Self-regulated learning in the clinical context: a systematic review

Maaike A. van Houten-Schat, Joris J. Berkhout, Nynke van Dijk, Maaike D. Endedijk, A. Debbie C. Jaarsma, Agnes D. Diemers* (Corresponding Author)

*Corresponding author for this work

Research output: Contribution to journalReview articleAcademicpeer-review

72 Citations (Scopus)
143 Downloads (Pure)


Objectives: Research has suggested beneficial effects of self-regulated learning (SRL) for medical students' and residents' workplace-based learning. Ideally, learners go through a cyclic process of setting learning goals, choosing learning strategies and assessing progress towards goals. A clear overview of medical students' and residents' successful key strategies, influential factors and effective interventions to stimulate SRL in the workplace is missing. This systematic review aims to provide an overview of and a theoretical base for effective SRL strategies of medical students and residents for their learning in the clinical context. Methods: This systematic review was conducted according to the guidelines of the Association for Medical Education in Europe. We systematically searched PubMed, EMBASE, Web of Science, PsycINFO, ERIC and the Cochrane Library from January 1992 to July 2016. Qualitative and quantitative studies were included. Two reviewers independently performed the review process and assessed the methodological quality of included studies. A total of 3341 publications were initially identified and 18 were included in the review. Results: We found diversity in the use of SRL strategies by medical students and residents, which is linked to individual (goal setting), contextual (time pressure, patient care and supervision) and social (supervisors and peers) factors. Three types of intervention were identified (coaching, learning plans and supportive tools). However, all interventions focused on goal setting and monitoring and none on supporting self-evaluation. Conclusions: Self-regulated learning in the clinical environment is a complex process that results from an interaction between person and context. Future research should focus on unravelling the process of SRL in the clinical context and specifically on how medical students and residents assess their progress towards goals.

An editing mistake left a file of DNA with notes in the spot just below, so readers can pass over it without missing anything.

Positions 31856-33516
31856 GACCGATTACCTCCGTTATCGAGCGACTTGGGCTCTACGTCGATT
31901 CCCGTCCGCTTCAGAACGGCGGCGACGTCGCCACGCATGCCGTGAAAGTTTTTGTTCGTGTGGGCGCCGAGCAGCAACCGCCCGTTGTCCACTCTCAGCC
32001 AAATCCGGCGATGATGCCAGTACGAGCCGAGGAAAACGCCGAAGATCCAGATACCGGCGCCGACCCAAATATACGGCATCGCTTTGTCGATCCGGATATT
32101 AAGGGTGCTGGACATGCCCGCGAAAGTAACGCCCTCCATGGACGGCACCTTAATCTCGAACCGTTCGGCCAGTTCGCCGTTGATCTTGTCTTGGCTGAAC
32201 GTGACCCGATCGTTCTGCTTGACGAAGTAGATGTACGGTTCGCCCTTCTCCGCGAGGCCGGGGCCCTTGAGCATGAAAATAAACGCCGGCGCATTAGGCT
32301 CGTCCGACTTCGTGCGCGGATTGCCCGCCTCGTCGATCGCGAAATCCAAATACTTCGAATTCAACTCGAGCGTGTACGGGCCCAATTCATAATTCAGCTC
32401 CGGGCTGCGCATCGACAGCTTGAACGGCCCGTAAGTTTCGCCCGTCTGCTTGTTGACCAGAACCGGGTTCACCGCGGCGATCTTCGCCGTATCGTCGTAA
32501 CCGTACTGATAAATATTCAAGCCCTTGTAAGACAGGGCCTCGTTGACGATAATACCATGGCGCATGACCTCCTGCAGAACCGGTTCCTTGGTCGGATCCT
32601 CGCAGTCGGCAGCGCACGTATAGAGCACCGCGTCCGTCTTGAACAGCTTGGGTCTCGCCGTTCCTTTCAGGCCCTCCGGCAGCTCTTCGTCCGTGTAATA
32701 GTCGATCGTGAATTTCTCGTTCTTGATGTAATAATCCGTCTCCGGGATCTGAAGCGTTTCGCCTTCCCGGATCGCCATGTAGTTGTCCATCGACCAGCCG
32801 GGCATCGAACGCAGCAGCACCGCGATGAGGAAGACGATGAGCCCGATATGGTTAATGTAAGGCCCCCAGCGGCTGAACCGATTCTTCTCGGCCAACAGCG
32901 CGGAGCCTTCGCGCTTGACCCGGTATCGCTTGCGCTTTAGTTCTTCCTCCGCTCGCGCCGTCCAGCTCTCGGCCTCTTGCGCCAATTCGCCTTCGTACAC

Original languageEnglish
Pages (from-to)1008-1015
Number of pages8
JournalMedical Education
Issue number10
Publication statusPublished - 1 Oct 2018


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